Special Education Eligibility Criteria

  • Eligibility Criteria

    What makes a child eligible for Special Education Services?

    Children who have a disability and meet specific eligibility criteria may qualify for special education under one of the following areas:

    · Autism

    · Deaf/Blindness

    · Deafness

    · Emotional Disturbance

    · Hearing Impairment

    · Intellectual Disability

    · Multiple Disabilities

    · Orthopedic Impairment

    · Other Health Impairment

    · Specific Learning Disability

    · Language or Speech Disorder

    · Traumatic Brain Injury

    · Visual Impairment, including Blindness

    · Established Medical Disability (0-5 years)

    What do I do if my child is determined to be eligible for Special Education Services?

    Once it is determined that your child is eligible for Special Education Services, the team will develop an Individualized Education Program (IEP).  This is a plan for the services and supports that are to be provided to your child in order to help him/her be successful in school.  Each plan is individualized and requires the input of many people.  The IEP team consists of parents / guardians, teachers, administrators, and may include other related service providers such as speech and language pathologists.  

    The most important thing you can do once your child is determined eligible for special education services is to participate in the IEP meetings.  IEP meetings are held at least once a year to review progress, identify needs, plan for services, and propose goals.  Reassessment of your child is conducted every three years and results are discussed by the IEP team at your child’s tri-annual IEP meeting.

    What other help is available if my child exhibits evidence of a disability, but does not meet Special Education eligibility criteria?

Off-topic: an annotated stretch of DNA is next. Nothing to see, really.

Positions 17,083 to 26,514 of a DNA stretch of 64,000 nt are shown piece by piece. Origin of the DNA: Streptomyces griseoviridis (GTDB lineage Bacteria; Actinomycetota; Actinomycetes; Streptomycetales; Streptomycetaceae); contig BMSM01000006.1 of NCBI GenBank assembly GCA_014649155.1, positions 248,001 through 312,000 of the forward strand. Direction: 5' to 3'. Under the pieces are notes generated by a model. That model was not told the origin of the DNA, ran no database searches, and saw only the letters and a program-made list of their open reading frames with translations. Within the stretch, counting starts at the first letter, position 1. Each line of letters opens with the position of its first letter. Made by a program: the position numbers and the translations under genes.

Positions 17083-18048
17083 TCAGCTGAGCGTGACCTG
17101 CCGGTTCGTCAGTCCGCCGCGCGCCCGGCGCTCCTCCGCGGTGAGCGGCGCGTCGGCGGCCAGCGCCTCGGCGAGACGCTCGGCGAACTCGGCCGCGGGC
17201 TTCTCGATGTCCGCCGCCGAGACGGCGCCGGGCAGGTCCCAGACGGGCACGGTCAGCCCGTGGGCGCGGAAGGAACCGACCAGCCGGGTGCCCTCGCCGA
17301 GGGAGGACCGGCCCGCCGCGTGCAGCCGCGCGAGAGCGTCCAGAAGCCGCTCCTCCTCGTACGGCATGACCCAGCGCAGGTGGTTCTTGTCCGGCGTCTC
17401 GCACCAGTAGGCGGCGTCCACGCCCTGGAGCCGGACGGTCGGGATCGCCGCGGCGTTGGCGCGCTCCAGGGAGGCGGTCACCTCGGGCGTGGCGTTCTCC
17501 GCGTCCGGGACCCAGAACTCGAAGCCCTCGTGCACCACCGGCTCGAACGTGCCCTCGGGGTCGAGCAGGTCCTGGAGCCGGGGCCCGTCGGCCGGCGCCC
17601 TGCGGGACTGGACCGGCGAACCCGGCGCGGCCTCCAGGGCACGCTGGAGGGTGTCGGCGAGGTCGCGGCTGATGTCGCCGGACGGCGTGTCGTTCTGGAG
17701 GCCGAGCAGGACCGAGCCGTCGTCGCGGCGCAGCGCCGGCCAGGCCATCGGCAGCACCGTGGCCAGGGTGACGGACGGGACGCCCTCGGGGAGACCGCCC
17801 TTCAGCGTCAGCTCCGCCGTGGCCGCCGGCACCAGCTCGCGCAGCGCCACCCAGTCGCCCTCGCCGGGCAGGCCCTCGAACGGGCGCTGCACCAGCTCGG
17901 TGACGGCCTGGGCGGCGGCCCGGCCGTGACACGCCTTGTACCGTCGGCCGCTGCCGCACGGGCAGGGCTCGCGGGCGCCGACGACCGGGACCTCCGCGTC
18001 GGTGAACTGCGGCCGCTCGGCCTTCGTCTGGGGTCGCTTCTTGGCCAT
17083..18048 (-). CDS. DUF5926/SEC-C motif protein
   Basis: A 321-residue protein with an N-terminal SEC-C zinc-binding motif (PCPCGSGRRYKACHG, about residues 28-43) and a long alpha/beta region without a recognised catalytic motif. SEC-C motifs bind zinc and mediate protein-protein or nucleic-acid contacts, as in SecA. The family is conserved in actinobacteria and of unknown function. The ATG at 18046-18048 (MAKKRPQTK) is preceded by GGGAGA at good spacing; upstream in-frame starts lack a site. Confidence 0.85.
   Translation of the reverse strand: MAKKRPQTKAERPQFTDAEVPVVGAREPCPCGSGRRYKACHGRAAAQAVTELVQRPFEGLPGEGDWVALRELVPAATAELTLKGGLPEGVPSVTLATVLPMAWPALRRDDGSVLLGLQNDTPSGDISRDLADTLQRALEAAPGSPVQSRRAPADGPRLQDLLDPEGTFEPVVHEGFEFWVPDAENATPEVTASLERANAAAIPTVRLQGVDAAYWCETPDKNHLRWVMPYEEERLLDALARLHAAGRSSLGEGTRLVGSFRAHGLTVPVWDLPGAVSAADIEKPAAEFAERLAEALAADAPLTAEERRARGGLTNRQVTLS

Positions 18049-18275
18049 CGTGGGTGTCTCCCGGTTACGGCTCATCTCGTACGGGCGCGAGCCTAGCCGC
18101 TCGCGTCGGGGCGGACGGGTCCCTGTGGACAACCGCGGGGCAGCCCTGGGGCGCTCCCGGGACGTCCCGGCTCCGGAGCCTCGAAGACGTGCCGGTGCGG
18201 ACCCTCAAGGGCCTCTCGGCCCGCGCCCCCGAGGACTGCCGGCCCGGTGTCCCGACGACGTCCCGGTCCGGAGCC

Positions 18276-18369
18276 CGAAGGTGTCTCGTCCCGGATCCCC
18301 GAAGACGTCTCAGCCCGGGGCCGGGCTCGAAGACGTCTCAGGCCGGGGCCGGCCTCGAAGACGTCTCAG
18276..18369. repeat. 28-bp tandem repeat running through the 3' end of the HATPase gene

If the IEP Team determines that your child does not meet eligibility requirements for Special Education at this time the team will usually give you recommendations that may support your child within the general education classroom.  Sometimes a student who does not meet the Special Education eligibility requirement, (i.e., the student’s disability did not significantly affect the student’s ability to learn) may qualify for services or accommodations under Section 504. Students who qualify under Section 504 are not required to have a written IEP document, but may receive accommodations to assist them in the classroom.  

    Section 504 is a civil rights statute designed to prevent discrimination against individuals with disabilities, which states: “No otherwise qualified individual with handicaps in the United States, shall, solely, by reason of his/her handicap, be excluded from the participation in, be denied benefits of, or be subjected to discrimination under any program or activity receiving federal financial assistance… “

    How are special education services provided to my child once they are determined to be eligible for Special Education Services AND have an IEP?

    Many things are considered when making decisions about how special education services are provided to your child.  The IEP team, including you, will make this decision based on your child’s needs and always keeping least restrictive environment (LRE) in mind.  

    The least restrictive environment (LRE) means that your child will be educated to the maximum extent appropriate in the general education setting with other children who do not have exceptional needs.  To the extent appropriate, the Pasadena Unified School District (PUSD) Special Education department utilizes an inclusion model (link to inclusion model) in delivering special education services whereby to the extent appropriate, students with learning, developmental, or other disabilities learn side by side with students in general education classes.

    Some children need more supports than can be provided through an inclusion model.  There is a full continuum of options available to children within pasadena unified school district.  Your child’s placement is based on the information contained in his or her IEP.

    A list of some of the program options follows, beginning with the least restrictive environment and continuing to the most restrictive environments:

    1. General education class/es
    2. General education class/es with consultation
    3. General education class/es with related services
    4. General education class/es and specialized academic instruction
    5. General education class/es and special day class
    6. Special day class/es
    7. Special schools/centers
    8. Non-public schools
    9. Public/non-public school with dual enrollment
    10. Home or hospital instruction  
    11. Residential Treatment Centers